Cu/Ni multilayers were deposited on a rotating disk electrode by galvanostatic pulse electrolysis in a bath containing 1mol/L nickel sulfamate, 0.005mol/L copper sulfamate, and 0.49mol/L boric acid at pH4.0 and 50°C. The Cu deposition current density was 0.8 times the limiting one to avoid dendritic growth. Ni was deposited at a current density of 15A/dm2. Cu/Ni multilayers were deposited with (111) preferred orientation on the stainless steel substrate with (110) preferred orientation.
The effect of the current waveform on etch morphology and surface film of aluminum produced in 3.6% HCl solution at 323K was studied using scanning electron microscopy (SEM) and Auger spectroscopy (AES). Current forms used for etching were asymmetrical triangular anodic pulses having a maximum current density of 0.5A/cm2 at tm within an on time of 10-2s, and the off time between pulses was varied from 0 to 0.1s. The change of the etched surface depended on tm, and off time was found due to the amount of etch products composed of an anodic film of Al2O3 shown by AES analysis and a small quantity of aluminum hydroxide observed by SEM. The etched morphology was classified into three stages by current sweep rate. Above 200A/cm2s (tm<2.5×10-3s), it remained partly unattached area. Fine pits were produced at 125∼200A/cm2s (tm=2.5∼4×10-3s) where an anodic film several nm thick developed. Large pits having a diameter of ≥30μm yielded to the thicker anodic film at less than 100A/cm2s (tm>5×10-3s). The anodic film thickness increased with increasing tm and off time.
Organic composite coated steel sheets (OCC) show excellent corrosion resistance during cyclic corrosion tests (CCT). To clarify the mechanism behind this corrosion resistance, we studied changes in corrosion products and elements of plating, chromate, and organic resin layers of OCC with different organic resin layer weights. Larger amounts of corrosion products were detected on OCC with a smaller weight organic resin layer. Larger amounts of basic zinc chloride [ZnCl2·4Zn(OH)2] forming under the organic resin layer were detected by X-ray diffraction and electron probe microanalysis (EPMA) on OCC with a larger weight organic resin layer. Chromium remained in the chromate layer longer in OCC having the larger weight organic resin layer. The contribution of the corrosion products on the organic resin layer, the organic resin layer, the basic zinc chloride under the organic resin layer and the chromate layer to resistance was estimated by AC impedance measurements. That of the basic zinc chloride under the organic resin layer and the chromate layer was largest, followed by that of the organic resin layer. The excellent corrosion resistance of OCC therefore depends on the high barrier of the corrosion products on the organic resin layer and the ability to maintain the chromate layer and the basic zinc chloride under the organic resin layer in a corrosive environment.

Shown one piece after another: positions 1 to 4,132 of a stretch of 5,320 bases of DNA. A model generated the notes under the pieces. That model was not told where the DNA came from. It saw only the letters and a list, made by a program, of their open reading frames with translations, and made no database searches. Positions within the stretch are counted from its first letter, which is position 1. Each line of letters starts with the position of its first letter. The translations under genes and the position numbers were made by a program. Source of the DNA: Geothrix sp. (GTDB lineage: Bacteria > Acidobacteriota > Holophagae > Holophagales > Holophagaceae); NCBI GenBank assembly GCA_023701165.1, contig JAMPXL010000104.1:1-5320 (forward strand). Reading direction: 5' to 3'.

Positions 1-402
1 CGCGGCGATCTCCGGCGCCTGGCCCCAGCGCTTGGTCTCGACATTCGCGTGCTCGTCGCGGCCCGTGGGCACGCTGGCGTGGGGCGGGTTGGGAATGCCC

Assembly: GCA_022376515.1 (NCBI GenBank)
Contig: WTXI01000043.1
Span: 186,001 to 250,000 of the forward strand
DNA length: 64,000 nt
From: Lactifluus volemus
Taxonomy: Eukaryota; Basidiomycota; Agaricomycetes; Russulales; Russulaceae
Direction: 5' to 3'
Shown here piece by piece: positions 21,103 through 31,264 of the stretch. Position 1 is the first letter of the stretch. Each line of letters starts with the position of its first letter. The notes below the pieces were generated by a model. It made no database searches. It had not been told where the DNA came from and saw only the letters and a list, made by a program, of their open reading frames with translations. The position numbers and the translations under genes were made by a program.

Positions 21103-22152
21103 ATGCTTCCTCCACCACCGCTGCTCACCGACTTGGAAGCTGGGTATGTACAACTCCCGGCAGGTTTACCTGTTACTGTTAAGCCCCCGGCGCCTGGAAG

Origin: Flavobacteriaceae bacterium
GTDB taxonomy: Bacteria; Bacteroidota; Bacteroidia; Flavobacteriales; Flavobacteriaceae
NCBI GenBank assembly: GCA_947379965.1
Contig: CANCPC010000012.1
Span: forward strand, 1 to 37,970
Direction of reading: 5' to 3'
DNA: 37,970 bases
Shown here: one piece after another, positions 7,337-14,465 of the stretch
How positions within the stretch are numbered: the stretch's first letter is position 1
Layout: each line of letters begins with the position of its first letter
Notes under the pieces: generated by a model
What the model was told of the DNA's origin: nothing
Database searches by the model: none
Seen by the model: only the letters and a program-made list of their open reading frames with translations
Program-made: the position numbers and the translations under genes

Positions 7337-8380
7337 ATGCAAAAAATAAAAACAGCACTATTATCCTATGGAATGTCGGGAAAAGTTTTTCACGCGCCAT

Ferricyanide ion ([Fe(CN)6]3-) reduction by cyanide ions (CN-) in an aqueous solution was markedly enhanced in freezing, in which ferricyanide ions were reduced to ferrocyanide ion ([Fe(CN)6]4-). When the concentration of potassium hexacyanoferrate (III) (K3[Fe(CN)6]) was fixed at 1.21×10-3mol dm-3, the yield of the redox reaction for potasium cyanide (KCN) concentration added increased monotonically until a 1.53×10-3 mol dm-3 concentration. The redox reaction was found to strongly depend on initial solution pH, in which the yield for pH=9∼11 was 85% and pH=11∼13 was 100%. Comparing several freezing speeds showed that the rate of reaction was enhanced with increasing freezing speed. The rate and yield were enhanced to be come strongly dependent on the concentration of sodium chloride (NaCl) added. These results suggest that the redox reaction in freezing strongly depended growing ice crystal.